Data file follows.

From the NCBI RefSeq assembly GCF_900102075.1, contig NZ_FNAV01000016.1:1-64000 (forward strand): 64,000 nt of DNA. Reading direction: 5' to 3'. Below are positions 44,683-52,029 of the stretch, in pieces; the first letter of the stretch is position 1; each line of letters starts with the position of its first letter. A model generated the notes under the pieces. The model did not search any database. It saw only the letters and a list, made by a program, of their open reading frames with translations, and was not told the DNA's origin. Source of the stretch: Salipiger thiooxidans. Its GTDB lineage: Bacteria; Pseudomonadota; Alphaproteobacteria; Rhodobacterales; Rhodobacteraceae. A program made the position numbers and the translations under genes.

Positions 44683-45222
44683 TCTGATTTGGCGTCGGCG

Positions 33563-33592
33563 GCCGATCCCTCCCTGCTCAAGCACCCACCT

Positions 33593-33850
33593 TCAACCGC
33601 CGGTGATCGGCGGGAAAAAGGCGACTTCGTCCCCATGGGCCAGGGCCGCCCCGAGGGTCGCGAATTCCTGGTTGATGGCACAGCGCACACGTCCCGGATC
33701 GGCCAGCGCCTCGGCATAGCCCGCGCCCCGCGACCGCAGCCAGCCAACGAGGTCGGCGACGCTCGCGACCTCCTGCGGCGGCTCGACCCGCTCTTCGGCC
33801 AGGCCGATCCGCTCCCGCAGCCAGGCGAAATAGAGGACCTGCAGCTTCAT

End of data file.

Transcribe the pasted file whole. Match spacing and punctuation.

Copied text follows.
From the NCBI RefSeq assembly GCF_900102075.1, contig NZ_FNAV01000016.1:1-64000 (forward strand): 64,000 nt of DNA. Reading direction: 5' to 3'. Below are positions 44,683-52,029 of the stretch, in pieces; the first letter of the stretch is position 1; each line of letters starts with the position of its first letter. A model generated the notes under the pieces. The model did not search any database. It saw only the letters and a list, made by a program, of their open reading frames with translations, and was not told the DNA's origin. Source of the stretch: Salipiger thiooxidans. Its GTDB lineage: Bacteria; Pseudomonadota; Alphaproteobacteria; Rhodobacterales; Rhodobacteraceae. A program made the position numbers and the translations under genes.

Positions 44683-45222
44683 TCTGATTTGGCGTCGGCG

Positions 33563-33592
33563 GCCGATCCCTCCCTGCTCAAGCACCCACCT

Positions 33593-33850
33593 TCAACCGC
33601 CGGTGATCGGCGGGAAAAAGGCGACTTCGTCCCCATGGGCCAGGGCCGCCCCGAGGGTCGCGAATTCCTGGTTGATGGCACAGCGCACACGTCCCGGATC
33701 GGCCAGCGCCTCGGCATAGCCCGCGCCCCGCGACCGCAGCCAGCCAACGAGGTCGGCGACGCTCGCGACCTCCTGCGGCGGCTCGACCCGCTCTTCGGCC
33801 AGGCCGATCCGCTCCCGCAGCCAGGCGAAATAGAGGACCTGCAGCTTCAT